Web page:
3 accounts of this user are already banned - Michał Kalina.
 Muted.  Ban requested.
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« Reply #18 on: April 15, 2011, 12:35:23 AM »

Well, then you are not an atheist after all.  You are an 'agnostic,' since you are not utterly denying some type of divinity.  Atheism requires a certainty which you are not willing to stand behind.

That's fine, but call it for what it is.  You cannot be an atheist per se, but rather an agnostic leaning more towards atheism.

The difficulty with your position is that you have not found a truth you can stand on, yet you want to bring others over into your indecision.  It seems to me that you would want to first find the truth, then start recruiting others.  Otherwise, you may end up with lots of unintended consequences if you discover, in the end, that you brought harm to others without really giving them anything at all.

This is all the more aggravated by the problem of accountability, but that is for a different thread.



<snip>
@FatherGyrius – your comment that “I am not entirely convinced of my ideas regarding atheism” misinterprets what I wrote. I am convinced that the Abrahamic religions are NOT the truth. I don’t believe that any religion that I know about is anything more than a construct of human fantasy. All I said was that I allow for the hypothetical possibility that some kind of creative spirit exists, though I highly doubt he/she/it/they does, and am certain that if it did, that it would not be very similar at all to the god of the Abrahamic religions.

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« Reply #19 on: April 15, 2011, 12:47:26 AM »

Well, then you are not an atheist after all.  You are an 'agnostic,' since you are not utterly denying some type of divinity.  Atheism requires a certainty which you are not willing to stand behind.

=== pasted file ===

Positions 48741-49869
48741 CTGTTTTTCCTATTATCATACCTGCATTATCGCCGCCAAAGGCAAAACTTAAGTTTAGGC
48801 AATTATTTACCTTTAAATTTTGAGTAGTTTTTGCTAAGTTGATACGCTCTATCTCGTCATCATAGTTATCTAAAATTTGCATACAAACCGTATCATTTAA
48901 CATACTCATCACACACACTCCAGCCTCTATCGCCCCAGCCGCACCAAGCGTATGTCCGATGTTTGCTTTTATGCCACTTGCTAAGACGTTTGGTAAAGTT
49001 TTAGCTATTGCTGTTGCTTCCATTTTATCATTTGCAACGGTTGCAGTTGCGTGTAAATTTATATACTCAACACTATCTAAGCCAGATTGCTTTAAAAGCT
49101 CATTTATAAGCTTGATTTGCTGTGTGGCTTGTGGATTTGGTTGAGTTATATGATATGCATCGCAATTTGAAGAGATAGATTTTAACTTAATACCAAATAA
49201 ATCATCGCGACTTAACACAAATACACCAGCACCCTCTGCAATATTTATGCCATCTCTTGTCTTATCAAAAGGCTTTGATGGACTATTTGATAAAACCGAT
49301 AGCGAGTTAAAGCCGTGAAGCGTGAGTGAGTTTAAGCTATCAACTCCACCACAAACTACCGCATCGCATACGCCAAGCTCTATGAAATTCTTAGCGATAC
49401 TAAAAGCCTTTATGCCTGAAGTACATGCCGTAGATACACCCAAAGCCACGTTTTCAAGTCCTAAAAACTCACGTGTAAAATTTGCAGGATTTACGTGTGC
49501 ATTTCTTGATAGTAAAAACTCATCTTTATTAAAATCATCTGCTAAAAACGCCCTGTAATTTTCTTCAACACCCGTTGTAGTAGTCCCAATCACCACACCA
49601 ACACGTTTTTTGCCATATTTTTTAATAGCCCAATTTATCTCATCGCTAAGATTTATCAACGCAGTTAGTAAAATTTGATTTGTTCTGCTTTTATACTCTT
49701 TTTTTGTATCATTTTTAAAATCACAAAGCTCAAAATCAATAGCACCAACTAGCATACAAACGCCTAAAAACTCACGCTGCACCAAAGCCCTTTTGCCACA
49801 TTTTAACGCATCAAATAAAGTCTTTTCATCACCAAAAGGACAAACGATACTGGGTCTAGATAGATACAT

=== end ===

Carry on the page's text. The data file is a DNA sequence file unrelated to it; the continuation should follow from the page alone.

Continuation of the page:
That's fine, but call it for what it is.  You cannot be an atheist per se, but rather an agnostic leaning more towards atheism.

The difficulty with your position is that you have not found a truth you can stand on, yet you want to bring others over into your indecision.  It seems to me that you would want to first find the truth, then start recruiting others.  Otherwise, you may end up with lots of unintended consequences if you discover, in the end, that you brought harm to others without really giving them anything at all.

This is all the more aggravated by the problem of accountability, but that is for a different thread.




OK, regarding your first point, according to one definition, you're probably right. I fit some definitions of agnostic. I also fit the definition of a "weak atheist" that some people follow. It depends on how you define an agnostic or an atheist. Regarding your point about my not being sure of the truth and my acountability in counseling another, as I said, I am convinced that religions, at least those I know about, do not have the truth. As I am convinced of this, I see no problem in arguing this to another person. As to whether there is any creator at all, as I said, I highly doubt it. I  believe there probably isn't. I am just  allowing the theoretical possibility out of humility - the universe is wide, and we don't have all the answers. But in the highly unlikely event that there is a creator, I can't imagine that it could be an omnipotent, omnicient being worthy of worship like the god of he Bible, at most some kind of impersonal, largely uninvolved spirit. And that's being generous. As long as this spirit does not plainly manifest itself, I have no reason to believe in it.

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« Reply #20 on: April 15, 2011, 12:48:10 AM »

This thread for me is a giant:
"Who cares??!!!"
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« Reply #21 on: April 15, 2011, 12:55:36 AM »

An anagram of "who cares" is "show care". Meditate on that, my friend!  Cool
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« Reply #22 on: April 15, 2011, 10:01:12 AM »